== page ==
I then took two seconds to type up some contest rules/instructions and had my TA hang everything up! Essentially, the directions instruct students to take a piece of confetti off the board, have someone take a photo of them completing the act of kindness on the confetti, post the photo and tag our publications accounts on social media, and be entered into a drawing for a gift card.

Beyond being super cute, the bulletin board creates a positive message that we're spreading on our campus of almost three thousand high school students, and who doesn't want that?! Anyway, that's all I've got for today! Please keep a look out for more to come very soon and subscribe!

Friday, July 15, 2016

Refurbishing, Redecorating, Repurposing: Giving That Old Teacher Bar Stool a Facelift

It's the time of year where most of us teachers are getting ready for the upcoming school year. I love the idea of freshening up my classroom every year because I spend SO much of my time there, but if you're like me, it might not be financially responsible to redo your entire classroom theme. With my husband working on his doctorate, I'm our only source of income, which means I have a very small classroom redecorating budget to work with. With that said, I've decided not to scrap my current color scheme but to spruce it up a bit! Because a lot of this "sprucing up" involves a great deal DIY, I've decided to do a blog series on varying classroom projects I have planned. The series is called "Refurbishing, Redecorating, Repurposing" and this is the first post! I hope you enjoy and find something you can use in the freshening up of your own classroom for the upcoming school year! Happy teaching!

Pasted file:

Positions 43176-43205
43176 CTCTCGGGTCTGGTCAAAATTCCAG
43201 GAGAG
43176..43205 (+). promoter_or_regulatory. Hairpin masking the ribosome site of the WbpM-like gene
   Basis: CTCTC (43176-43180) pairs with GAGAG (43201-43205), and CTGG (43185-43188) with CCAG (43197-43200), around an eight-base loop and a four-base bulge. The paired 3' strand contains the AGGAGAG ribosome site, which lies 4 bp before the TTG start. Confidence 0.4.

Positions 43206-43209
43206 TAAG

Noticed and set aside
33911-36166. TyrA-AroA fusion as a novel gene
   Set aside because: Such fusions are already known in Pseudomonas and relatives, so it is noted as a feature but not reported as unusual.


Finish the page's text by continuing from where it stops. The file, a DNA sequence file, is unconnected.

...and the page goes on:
Giving That Old Teacher Bar Stool a Facelift 

We all have that bar stool in our classroom that sits at the front of the room near our podium, front table, standing desk, etc. My particular stool was inexpensive when I bought it and, honestly, not very sturdily built. Despite the fact that it rocks a little (it isn't supposed to) and it's a little dirty, I love my bar stool. I decided that instead of shopping for a new one this summer that I would first attempt to give mine a makeover. Now, before I start in on how I did this, I want to add a disclaimer. The following project should be done at your own risk. I do not promise/guarantee that your end project will look like mine (though hopefully it will!).